# Upcasting

Taking an object reference and treating it as a reference to its base type is called upcasting. The term upcast refers to the way inheritance hierarchies are traditionally represented with the base class at the top and derived classes fanning out below.

Inheriting and adding new member functions is the practice in Smalltalk, one of the first successful object-oriented languages. In Smalltalk, everything is an object and the only way to create a class is to inherit from an existing class, often adding new member functions. Smalltalk heavily influenced Java, which also requires everything to be an object.

Kotlin frees us from these constraints. We have stand-alone functions so everything doesn’t need to be contained within classes. Extension functions allow us to add functionality without inheritance. Indeed, requiring the open keyword for inheritance makes it a very conscious and intentional choice, not something to use all the time.

More precisely, it narrows inheritance to a very specific use, an abstraction that allows us to write code that can be reused across multiple classes within a single hierarchy. The [Polymorphism](javascript:void(0)) atom explores these mechanics, but first you must understand upcasting.

Consider some Shapes that can be drawn and erased:

// Upcasting/Shapes.kt
package upcasting

interface Shape {
  fun draw(): String
  fun erase(): String
}

class Circle : Shape {
  override fun draw() = "Circle.draw"
  override fun erase() = "Circle.erase"
}

class Square : Shape {
  override fun draw() = "Square.draw"
  override fun erase() = "Square.erase"
  fun color() = "Square.color"
}

class Triangle : Shape {
  override fun draw() = "Triangle.draw"
  override fun erase() = "Triangle.erase"
  fun rotate() = "Triangle.rotate"
}

The show() function accepts any Shape:

// Upcasting/Drawing.kt
package upcasting
import atomictest.*

fun show(shape: Shape) {
  trace("Show: ${shape.draw()}")
}

fun main() {
  listOf(Circle(), Square(), Triangle())
    .forEach(::show)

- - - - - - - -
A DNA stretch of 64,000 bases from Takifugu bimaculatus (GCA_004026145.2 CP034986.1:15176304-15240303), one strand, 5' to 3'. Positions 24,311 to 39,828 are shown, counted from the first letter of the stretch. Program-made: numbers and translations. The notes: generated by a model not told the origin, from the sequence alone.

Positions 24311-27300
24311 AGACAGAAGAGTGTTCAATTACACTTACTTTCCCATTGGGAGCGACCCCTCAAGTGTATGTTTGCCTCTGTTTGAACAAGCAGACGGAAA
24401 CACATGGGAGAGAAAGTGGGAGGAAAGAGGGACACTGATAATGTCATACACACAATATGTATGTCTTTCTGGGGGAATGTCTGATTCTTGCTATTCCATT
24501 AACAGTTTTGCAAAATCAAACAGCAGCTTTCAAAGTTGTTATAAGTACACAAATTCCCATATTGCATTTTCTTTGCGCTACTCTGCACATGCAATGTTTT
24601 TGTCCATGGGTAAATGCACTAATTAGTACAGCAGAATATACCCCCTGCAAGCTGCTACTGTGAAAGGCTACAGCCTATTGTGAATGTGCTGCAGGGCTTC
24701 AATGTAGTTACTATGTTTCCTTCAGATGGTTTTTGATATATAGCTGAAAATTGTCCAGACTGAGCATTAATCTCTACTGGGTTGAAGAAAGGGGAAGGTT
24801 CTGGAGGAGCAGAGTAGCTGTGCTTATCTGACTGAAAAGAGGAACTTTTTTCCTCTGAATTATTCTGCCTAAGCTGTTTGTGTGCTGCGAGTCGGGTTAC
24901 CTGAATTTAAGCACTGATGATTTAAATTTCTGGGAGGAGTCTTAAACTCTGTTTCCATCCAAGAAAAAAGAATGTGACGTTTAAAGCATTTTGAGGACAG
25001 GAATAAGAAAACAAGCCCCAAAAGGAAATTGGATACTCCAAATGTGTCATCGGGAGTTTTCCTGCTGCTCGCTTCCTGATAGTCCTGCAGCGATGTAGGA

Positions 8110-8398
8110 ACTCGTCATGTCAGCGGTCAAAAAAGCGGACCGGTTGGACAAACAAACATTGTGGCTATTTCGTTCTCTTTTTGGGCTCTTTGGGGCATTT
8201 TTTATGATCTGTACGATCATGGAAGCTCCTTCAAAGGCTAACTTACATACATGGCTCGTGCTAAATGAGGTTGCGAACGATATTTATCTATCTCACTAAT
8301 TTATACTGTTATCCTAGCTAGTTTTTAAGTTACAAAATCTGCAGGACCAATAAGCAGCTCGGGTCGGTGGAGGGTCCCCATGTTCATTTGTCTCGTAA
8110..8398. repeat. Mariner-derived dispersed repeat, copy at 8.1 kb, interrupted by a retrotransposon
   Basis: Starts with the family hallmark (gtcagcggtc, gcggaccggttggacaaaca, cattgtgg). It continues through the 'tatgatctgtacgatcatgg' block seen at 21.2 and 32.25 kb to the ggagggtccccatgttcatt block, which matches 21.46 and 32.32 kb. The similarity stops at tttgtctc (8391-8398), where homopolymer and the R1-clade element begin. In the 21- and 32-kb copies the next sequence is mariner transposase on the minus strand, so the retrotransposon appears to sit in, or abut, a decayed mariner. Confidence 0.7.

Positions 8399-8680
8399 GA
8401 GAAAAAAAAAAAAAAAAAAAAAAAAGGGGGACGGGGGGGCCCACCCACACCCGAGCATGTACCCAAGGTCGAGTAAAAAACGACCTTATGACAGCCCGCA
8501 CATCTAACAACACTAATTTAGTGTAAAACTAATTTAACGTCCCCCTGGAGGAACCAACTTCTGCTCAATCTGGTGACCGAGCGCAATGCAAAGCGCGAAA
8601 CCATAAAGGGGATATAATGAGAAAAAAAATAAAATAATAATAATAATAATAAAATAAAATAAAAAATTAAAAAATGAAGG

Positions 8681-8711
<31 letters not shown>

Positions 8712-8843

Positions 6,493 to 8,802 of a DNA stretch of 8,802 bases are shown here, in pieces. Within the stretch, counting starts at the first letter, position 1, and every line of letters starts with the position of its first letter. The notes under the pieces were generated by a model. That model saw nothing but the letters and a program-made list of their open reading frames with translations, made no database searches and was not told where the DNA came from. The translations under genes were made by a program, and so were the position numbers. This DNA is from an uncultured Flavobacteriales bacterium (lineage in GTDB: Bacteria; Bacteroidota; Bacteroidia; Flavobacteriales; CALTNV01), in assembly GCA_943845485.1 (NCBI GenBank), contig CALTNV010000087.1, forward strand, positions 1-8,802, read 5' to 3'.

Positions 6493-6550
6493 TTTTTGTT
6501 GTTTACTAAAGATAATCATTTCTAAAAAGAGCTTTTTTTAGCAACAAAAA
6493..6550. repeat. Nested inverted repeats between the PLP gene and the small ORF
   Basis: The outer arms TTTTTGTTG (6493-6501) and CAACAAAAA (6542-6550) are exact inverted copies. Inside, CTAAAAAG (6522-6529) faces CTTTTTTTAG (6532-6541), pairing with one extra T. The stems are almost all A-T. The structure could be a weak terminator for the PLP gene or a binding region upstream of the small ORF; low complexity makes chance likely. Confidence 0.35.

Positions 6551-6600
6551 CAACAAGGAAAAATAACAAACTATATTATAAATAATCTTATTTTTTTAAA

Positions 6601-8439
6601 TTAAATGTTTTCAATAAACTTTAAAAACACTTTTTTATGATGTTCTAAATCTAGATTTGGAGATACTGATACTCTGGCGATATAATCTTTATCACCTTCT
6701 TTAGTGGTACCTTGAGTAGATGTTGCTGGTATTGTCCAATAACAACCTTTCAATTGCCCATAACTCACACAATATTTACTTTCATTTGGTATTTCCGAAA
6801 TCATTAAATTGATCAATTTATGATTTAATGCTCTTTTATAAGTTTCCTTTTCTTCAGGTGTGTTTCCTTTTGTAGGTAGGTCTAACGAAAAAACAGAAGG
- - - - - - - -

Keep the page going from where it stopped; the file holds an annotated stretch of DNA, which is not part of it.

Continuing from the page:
trace eq """
    Show: Circle.draw
    Show: Square.draw
    Show: Triangle.draw
  """
}

In main(), show() is called with three different types: Circle, Square, and Triangle. The show() parameter is of the base class Shape, so show() accepts all three types. Each of those types is treated as a basic Shape—we say that the specific types are upcast to the basic type.

We typically draw a diagram for this hierarchy with the base class at the top:

upcasting

Shape Hierarchy

When we pass a Circle, Square, or Triangle as an argument of type Shape in show(), we cast up this inheritance hierarchy. In the process of upcasting, we lose the specific information about whether an object is of type Circle, Square, or Triangle. In each case, it becomes nothing more than a Shape object.

Treating a specific type as a more general type is the entire point of inheritance. The mechanics of inheritance exist solely to fulfill the goal of upcasting to the base type. Because of this abstraction (“everything is a Shape”), we can write a single show() function instead of writing one for every type of element. Upcasting is a way to reuse code for objects.

Indeed, in virtually every case where there’s inheritance without upcasting, inheritance is being misused—it’s unnecessary, and it makes the code needlessly complicated. This misuse is the reason for the maxim:

Prefer composition to inheritance.

If the point of inheritance is the ability to substitute a derived type for a base type, what happens to the extra member functions: color() in Square and rotate() in Triangle?

Substitutability, also called the Liskov Substitution Principle, says that, after upcasting, the derived type can be treated exactly like the base type—no more and no less. This means that any member functions added to the derived class are, in effect, “trimmed off.” They still exist, but because they are not part of the base-class interface, they are unavailable within show():

// Upcasting/TrimmedMembers.kt
package upcasting
import atomictest.*

fun trim(shape: Shape) {
  trace(shape.draw())
  trace(shape.erase())
  // Doesn't compile:
  // shape.color()    // [1]
  // shape.rotate()   // [2]
}

fun main() {
  trim(Square())
  trim(Triangle())
  trace eq """
    Square.draw
    Square.erase
    Triangle.draw
    Triangle.erase
  """
}

You can’t call color() in line [1] because the Square instance was upcast to a Shape, and you can’t call rotate() in line [2] because the Triangle instance is also upcast to a Shape. The only member functions available are the ones that are common to all Shapes—those defined in the base type Shape.

Note that the same applies when you directly assign a subtype of Shape to a general Shape. The specified type determines the available members:

// Upcasting/Assignment.kt
import upcasting.*

fun main() {
  val shape1: Shape = Square()
  val shape2: Shape = Triangle()
  // Doesn't compile:
  // shape1.color()
  // shape2.rotate()
}

After an upcast, you can only call members of the base type.

Exercises and solutions can be found at www.AtomicKotlin.com.